What are the risks with free VPN? You are probably aware of the increase in VPN usage – a growing number of people are now using VPNs for various reasons from; increased security, increased anonymity and as a means of overriding government or ISP enforced censorship.
So why pay for a VPN when you can get one for free? Unfortunately in reality nothing is free. VPNs cost money to setup and have on going operating costs. So how do these “free” VPN providers cover these costs?
Like many free services on the internet if you don’t pay for the service in money, you’re more than likely “paying” for the service in other ways. You become the product!
1. Biggest risk; your security is in danger!
Now it may sound obvious, but the one of main points of using a VPN service is to increase your online security. Its quite shocking to discover that a large amount of free VPNs will actually compromise your security.
A recent study by CSIRO found that 38% of VPNs contained malware. Now most of the malware reported turned out to be advertising malware, which at most is annoying. However malware is also used to track your online activity. It can also be used to intercept personal and sensitive information such as passwords, or credit card information. This is essentially the main income revenue that free VPNs use.
2. How about that increased anonymity?
They track your activity! Your increased anonymity whilst using a VPN is a close second to your security – and yet the study from CSIRO that analysed 283 VPNs found that “75% of free VPN apps” contained tracking code embedded within the software.
75% of free VPN apps track your activity!
3. Adverts… adverts everywhere!
Now you may think being shown adverts is a fair “trade off” for using a service for free. However VPN apps need to make money and un-targeted adverts often have a low value, so some of these adverts are “targeted” to you. Which means there are tracking your activity, just like above in point 2.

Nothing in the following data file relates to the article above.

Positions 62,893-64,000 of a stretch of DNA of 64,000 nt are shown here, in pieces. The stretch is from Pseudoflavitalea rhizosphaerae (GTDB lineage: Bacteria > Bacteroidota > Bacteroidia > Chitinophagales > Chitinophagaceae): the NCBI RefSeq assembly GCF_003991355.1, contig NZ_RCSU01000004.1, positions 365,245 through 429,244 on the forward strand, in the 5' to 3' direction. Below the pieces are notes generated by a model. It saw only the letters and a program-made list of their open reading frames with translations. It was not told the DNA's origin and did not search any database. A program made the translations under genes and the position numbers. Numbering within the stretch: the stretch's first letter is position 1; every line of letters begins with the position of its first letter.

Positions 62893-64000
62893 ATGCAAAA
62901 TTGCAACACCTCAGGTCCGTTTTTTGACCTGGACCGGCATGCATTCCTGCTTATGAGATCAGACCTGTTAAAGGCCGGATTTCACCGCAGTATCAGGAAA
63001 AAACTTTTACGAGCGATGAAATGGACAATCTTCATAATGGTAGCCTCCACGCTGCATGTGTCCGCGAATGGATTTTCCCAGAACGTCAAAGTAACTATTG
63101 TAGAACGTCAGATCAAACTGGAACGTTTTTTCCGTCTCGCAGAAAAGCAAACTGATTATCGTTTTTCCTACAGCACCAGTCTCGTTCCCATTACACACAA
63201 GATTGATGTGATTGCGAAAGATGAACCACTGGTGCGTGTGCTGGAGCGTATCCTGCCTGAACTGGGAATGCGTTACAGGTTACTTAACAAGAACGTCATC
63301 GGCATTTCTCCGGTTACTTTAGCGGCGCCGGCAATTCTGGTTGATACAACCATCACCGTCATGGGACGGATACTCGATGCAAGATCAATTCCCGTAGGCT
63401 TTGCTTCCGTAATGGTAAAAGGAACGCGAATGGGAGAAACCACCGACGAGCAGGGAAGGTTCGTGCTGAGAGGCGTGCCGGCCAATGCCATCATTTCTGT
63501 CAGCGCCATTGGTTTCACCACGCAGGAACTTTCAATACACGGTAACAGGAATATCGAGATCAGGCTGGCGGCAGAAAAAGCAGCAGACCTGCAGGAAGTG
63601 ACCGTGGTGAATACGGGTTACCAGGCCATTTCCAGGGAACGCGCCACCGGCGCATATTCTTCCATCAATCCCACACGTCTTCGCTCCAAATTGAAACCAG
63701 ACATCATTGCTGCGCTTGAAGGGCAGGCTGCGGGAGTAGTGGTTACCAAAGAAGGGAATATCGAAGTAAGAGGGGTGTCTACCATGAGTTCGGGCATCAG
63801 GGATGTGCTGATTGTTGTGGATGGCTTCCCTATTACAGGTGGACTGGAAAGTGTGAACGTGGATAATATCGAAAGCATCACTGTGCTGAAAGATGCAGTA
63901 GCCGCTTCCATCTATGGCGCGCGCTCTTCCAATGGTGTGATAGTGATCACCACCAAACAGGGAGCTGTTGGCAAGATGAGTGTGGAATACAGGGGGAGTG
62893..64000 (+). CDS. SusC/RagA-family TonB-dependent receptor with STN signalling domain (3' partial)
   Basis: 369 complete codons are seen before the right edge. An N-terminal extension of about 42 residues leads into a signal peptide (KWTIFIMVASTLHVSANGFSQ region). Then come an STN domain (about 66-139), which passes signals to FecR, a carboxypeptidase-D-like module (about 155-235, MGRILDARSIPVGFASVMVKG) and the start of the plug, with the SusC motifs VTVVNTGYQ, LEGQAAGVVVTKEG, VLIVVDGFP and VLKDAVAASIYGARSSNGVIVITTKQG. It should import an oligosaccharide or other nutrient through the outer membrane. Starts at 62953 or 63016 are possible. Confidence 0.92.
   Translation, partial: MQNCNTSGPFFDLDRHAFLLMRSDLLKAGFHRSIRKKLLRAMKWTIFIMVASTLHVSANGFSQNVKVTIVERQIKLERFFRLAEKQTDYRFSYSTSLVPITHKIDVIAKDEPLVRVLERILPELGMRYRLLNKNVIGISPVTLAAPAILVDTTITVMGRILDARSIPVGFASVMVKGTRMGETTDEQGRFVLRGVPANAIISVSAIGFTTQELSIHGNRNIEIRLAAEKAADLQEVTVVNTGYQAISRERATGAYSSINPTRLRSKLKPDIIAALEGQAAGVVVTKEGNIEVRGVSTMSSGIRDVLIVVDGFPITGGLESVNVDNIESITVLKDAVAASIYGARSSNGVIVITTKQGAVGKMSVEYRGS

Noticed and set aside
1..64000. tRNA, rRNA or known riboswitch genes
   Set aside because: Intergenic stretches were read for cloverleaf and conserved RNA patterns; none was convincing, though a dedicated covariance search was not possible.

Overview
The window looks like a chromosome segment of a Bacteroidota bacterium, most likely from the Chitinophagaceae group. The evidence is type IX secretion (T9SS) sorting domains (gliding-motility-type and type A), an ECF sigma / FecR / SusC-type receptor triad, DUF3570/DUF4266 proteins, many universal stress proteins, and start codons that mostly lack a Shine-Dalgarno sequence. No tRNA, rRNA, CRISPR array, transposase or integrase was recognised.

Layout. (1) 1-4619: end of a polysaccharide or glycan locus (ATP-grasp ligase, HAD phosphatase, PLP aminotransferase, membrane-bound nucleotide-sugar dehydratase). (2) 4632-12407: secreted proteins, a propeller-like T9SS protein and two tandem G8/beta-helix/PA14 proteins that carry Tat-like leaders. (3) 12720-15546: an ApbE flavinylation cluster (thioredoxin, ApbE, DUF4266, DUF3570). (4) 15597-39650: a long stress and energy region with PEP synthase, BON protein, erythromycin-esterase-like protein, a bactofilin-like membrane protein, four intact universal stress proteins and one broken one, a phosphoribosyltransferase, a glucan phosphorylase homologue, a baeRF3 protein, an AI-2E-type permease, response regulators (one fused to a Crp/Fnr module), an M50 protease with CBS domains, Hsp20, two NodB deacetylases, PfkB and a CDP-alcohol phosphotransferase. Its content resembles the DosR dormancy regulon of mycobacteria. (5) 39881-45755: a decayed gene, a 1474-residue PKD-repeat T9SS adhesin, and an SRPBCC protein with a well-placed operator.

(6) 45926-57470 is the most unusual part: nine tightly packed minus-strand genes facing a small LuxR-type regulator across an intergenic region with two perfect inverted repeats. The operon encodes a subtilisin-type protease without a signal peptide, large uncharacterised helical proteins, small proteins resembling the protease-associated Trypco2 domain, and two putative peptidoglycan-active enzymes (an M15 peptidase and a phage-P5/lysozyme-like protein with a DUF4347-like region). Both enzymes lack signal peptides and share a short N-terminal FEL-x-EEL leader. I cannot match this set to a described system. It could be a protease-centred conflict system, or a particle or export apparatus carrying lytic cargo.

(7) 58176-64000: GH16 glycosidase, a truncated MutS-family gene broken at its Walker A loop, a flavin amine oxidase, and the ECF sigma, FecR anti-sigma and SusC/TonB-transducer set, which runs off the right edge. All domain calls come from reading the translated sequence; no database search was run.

4. Free VPNs can be painfully slow
One of the most common complaints whilst using free VPNs is speed – or rather the lack of it! A lot of genuine VPN providers may offer you a “free” account, this is meant to make the user eventually upgrade to a paid plan.
ProtonVPN is a good example of this. Whilst they are a reputable VPN provider and they are honest about speeds. Their free account is restricted, which is fair enough as they have to prioritise bandwidth for paying customers!
5. They sell your bandwidth!
Rather than simply selling your online activity for advertising space. Some “free” VPN services such as Hola have gone one step further. They sell your bandwidth to their sister company “Luminati”. So Hola’s free VPN users are put at risk as their bandwidth is used for Laminati’s customers activities – simply put someone, somewhere can be using your real IP address to engage in possibly illegal activity; read more at pcworld.com
To many risks with free VPN!
In a lot of cases you probably will be better of not using a VPN at all – rather than potentially risk your security and anonymity. Of course there will probably be legitimate free VPN’s out there that don’t sell your data, that don’t steal your bandwidth and so on. However all VPNs cost money to operate so even if a free VPN is currently legitimate, they will soon need an income to cover their own cost, so whats to stop them from quietly changing their practices further down the line.
Stay Safe! A quality VPN doesn’t cost a lot!
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